Innovation relies heavily on information flows and not just local but global flows. I’ve been fortunate to benefit in ways too numerous to articulate here from the sharing of knowledge and expertise from people I am connected to online all over the world. As an individual, my world view, my knowledge, my expertise has grown exponentially with my participation in the world of social media and that’s just me - think of the benefits to your companies and organisations? Think of the benefit to your workers and managers of being able to connect with industry leaders, thought leaders, academics, competitors and technologists? Just because your workforce may have been severely cut through the years of austerity does not mean that you can’t access some of the brightest brains in the world at the click of a button.
I call this cognitive outsourcing. So you can only afford to hire a certain number of analysts or comms people or data scientists to work FOR you but you can connect with thousands who will work WITH you. Collaboration cannot happen in a vacuum and as the old saying goes from Sun Microsystems “No matter who you are, most of the smartest people work for someone else”.
So come on senior leaders in Ireland in government and business show visible leadership that proves you are open for business and innovation. Improve your online presence and join the rest of us in the conversation. You never know we might even be able to help - and if you don’t want to hire me - you'll find loads of others just as good and just as willing to start working on the thorny problems of Leading in Disruptive Environments. After all remember we are only a click away.
The concept of data platforms has garnered a lot of coverage over the past few years and the City as a Platform is one that has wide traction in the “Smart City” space. It’s an idea that has been widely promulgated by service integrators and large consultancy firms. This idea has been adopted into the thinking of many cities in the UK, increasingly by local authorities who have both been forced by central government diktat to open their data and who are also engaging with many of the large private companies who sell infrastructure and capabilities and with whom they may have existing contractual arrangements.
Standard interpretations of city as platform usually involve the idea that the city authority will create the platform into which it will release its data. It then seeks the integration of API’s (both external and internal) into the platform so that theoretically the user can access that data via a unified City API on which developers can then create products and services.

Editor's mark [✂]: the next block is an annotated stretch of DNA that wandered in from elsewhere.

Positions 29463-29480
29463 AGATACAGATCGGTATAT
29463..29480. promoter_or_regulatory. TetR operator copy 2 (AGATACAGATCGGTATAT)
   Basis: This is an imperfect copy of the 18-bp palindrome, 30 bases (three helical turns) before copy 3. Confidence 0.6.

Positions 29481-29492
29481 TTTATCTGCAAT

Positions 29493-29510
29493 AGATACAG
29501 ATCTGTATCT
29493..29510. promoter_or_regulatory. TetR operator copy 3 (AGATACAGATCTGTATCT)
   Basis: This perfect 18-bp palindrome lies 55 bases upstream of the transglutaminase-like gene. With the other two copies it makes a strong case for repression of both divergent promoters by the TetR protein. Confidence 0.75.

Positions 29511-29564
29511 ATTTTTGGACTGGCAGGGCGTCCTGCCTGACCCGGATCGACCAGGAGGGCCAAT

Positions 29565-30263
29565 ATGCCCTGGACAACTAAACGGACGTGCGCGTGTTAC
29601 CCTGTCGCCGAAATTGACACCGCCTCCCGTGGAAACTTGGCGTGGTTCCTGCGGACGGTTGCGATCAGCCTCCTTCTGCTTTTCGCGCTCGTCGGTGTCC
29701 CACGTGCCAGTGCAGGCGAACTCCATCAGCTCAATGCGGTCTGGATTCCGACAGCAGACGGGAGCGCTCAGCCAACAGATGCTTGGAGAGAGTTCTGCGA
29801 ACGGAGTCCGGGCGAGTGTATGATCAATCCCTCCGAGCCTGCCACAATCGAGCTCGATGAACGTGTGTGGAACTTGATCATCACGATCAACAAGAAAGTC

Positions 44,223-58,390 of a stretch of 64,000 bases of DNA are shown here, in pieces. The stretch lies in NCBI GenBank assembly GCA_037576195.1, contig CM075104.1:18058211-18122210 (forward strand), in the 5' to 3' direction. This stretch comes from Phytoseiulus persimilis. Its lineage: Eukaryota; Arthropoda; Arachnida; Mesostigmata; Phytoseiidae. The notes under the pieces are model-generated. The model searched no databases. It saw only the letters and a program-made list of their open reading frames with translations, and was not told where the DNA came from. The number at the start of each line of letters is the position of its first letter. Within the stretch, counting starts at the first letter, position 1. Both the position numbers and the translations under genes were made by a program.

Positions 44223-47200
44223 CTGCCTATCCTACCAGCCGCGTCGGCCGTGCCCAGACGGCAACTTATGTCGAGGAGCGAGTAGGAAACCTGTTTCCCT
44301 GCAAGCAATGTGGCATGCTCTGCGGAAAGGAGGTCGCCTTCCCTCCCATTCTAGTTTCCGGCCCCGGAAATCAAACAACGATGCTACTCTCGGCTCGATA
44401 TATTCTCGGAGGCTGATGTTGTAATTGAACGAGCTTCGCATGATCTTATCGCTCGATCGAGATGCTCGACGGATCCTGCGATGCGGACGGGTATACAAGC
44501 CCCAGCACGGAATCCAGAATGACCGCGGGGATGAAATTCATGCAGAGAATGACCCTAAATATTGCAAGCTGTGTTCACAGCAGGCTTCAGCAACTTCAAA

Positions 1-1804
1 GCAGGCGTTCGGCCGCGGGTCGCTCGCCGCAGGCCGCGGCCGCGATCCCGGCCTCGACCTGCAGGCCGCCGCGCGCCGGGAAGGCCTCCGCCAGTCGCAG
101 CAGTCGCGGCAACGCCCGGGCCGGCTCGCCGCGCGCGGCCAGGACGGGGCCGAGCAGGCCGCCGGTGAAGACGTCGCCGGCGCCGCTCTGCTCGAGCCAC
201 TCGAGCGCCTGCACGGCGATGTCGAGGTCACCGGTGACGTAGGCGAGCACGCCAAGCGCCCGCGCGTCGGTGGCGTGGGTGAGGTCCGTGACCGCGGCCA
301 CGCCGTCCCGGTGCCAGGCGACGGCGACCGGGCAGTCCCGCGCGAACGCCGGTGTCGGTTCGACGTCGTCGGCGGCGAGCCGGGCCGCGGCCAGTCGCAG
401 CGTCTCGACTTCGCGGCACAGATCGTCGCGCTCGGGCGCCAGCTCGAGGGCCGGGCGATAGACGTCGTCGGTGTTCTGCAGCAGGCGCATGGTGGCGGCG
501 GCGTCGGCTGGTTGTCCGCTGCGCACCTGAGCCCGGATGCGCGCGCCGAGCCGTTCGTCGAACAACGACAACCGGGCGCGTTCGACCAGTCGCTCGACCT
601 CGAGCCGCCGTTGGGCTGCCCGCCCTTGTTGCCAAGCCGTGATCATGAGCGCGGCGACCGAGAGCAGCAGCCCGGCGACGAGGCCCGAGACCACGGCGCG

Some local authorities seek to monetise access to this API while others see it as a mechanism for encouraging the development of new products and services that are of value to the state but which have been developed without direct additional investment by the state thereby generating public good from the public task of collecting and storing data.
This concept of city as platform integrated by local authorities appears at first glance to be a logical, linear and achievable goal but in my view completely misunderstands a number of key factors;
1. The evolution of the open data/big data market
2. Commercial and Technical realities
3. Governance and bureaucracy
I’ll explore these below.
The London Datastore is often referred to as a city platform and it has certainly been recognised as a success in terms of outcomes - the wide deployment of various apps such as travel apps which reduce friction for commuters and are spawning a whole new ecosystem of SME’s in London. The visualisation of data which has assisted the academic and research community. The publication of crime data which allows citizens better understand the challenges facing their areas and the integration of data across different boroughs which gives a London wide perspective. The City Dashboard created by CASA in UCL is a great example of what can be done when a city releases its data.